Recordings of tango were first made in 1907. Ten years later in 1917, the Original Dixieland Jazz Band made the first jazz record. With the new recording technology, a great cross-influence began. The borrowing of musical ideas between jazz and tango had its most beautiful moment in 1952 when Louis Armstrong recorded “Kiss of Fire,” a version of the classic tango “El Choclo,” written by Angel Villoldo in 1905.
New Orleans tango instructor Ector Gutierrez and student Kerri McCaffety.
Another interesting bit of history regarding tango in New Orleans: In the early 20th century, the lesser-known Tango Belt rivaled Storyville as a center of the sex trade. Adjacent to Storyville in the northwest corner of the French Quarter, the Tango Belt offered music and dance along with the main attraction, prostitution.
The Encyclopedia Louisiana includes the following entry in its Louisiana Timeline:
1914: The tango fad is sweeping the city and the nation and reaches its peak in January. The concentration of halls, cabarets, restaurants and cafés around Iberville, Bienville and North Rampart Streets are called the Tango Belt. Skirts were rising above the ankle, getting tighter, and to compensate for their restriction, were sporting tango slits.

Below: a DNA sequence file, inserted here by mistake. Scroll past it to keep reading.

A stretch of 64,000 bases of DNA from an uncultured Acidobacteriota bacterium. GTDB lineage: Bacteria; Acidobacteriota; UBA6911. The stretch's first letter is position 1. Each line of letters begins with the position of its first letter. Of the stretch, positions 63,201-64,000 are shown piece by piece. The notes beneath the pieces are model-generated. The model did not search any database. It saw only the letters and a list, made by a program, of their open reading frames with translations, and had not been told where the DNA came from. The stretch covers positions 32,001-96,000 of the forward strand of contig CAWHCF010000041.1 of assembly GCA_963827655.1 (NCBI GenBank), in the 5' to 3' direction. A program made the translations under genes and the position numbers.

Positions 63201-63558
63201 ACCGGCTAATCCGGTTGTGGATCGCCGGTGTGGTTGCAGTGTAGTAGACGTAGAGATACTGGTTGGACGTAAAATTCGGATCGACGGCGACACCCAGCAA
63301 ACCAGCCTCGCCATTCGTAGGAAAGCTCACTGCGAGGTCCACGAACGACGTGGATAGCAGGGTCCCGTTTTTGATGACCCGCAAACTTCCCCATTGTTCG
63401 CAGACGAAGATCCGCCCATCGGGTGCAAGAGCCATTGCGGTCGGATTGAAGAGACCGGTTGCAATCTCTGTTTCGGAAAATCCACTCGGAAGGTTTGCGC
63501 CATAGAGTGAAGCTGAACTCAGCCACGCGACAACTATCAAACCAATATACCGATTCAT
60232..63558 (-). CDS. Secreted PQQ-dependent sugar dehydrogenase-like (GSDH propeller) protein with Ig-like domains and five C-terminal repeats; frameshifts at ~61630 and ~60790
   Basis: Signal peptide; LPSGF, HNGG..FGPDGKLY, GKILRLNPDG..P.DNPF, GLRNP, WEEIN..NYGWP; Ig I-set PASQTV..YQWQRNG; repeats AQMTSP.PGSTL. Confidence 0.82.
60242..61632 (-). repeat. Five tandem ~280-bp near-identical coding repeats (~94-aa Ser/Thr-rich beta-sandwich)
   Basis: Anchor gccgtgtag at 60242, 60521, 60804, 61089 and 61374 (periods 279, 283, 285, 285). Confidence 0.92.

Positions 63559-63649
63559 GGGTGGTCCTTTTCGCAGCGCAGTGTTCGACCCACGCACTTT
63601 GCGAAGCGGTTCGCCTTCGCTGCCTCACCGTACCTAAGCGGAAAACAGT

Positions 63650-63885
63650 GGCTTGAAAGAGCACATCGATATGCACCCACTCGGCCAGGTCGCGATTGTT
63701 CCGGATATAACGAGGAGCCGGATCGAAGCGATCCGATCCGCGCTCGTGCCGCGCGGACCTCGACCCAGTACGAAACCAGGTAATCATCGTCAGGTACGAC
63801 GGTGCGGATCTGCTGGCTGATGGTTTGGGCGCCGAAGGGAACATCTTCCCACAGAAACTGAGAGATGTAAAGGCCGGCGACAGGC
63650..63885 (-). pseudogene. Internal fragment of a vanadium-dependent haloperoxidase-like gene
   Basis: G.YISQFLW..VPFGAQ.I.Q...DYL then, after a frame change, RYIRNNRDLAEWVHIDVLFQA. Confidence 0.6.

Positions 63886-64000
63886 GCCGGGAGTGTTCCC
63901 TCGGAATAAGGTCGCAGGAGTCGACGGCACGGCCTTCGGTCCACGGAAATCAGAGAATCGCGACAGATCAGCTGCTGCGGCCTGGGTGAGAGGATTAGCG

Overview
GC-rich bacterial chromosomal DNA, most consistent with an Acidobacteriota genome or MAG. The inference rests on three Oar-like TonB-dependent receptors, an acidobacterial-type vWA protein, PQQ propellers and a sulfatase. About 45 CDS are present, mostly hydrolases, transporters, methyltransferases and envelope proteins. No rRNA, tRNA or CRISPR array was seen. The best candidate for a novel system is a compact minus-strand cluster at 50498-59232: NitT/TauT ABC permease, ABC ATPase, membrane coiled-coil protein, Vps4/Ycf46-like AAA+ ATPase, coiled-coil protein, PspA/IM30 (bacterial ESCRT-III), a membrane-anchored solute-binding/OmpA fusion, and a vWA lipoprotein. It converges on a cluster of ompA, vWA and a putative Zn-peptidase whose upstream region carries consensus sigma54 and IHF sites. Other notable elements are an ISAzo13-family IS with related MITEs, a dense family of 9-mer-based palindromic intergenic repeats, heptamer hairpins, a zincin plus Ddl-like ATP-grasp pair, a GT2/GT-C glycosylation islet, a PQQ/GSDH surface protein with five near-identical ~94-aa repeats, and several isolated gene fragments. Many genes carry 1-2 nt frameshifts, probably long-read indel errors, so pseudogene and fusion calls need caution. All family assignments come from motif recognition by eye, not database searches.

Viva la Tango Belt! This South American import is a spicy slice of New Orleans’ grand multicultural history. And the future? It seems 2007 may be the year for a local tango renaissance.
Ector Gutierrez, a 39-year-old native Nicaraguan who has lived in New Orleans for more than 20 years, recently started teaching Argentine tango with a new approach, bridging the gap between varying styles of the dance. Gutierrez takes the classic forms of traditional tango and adds to them some of the energy and creativity of Tango Nuevo (New Tango).
Dancers at the 2007 Argentine Tango Extravaganza in Baton Rouge.
Tango has evolved like any other living art form, changing with each generation. Tango Nuevo, the dance of the 21st century, is athletic and dynamic and thrives on the continuous invention of new and challenging movements. It does, however, stay connected to its history and the techniques developed by the original tangueros 100 years ago.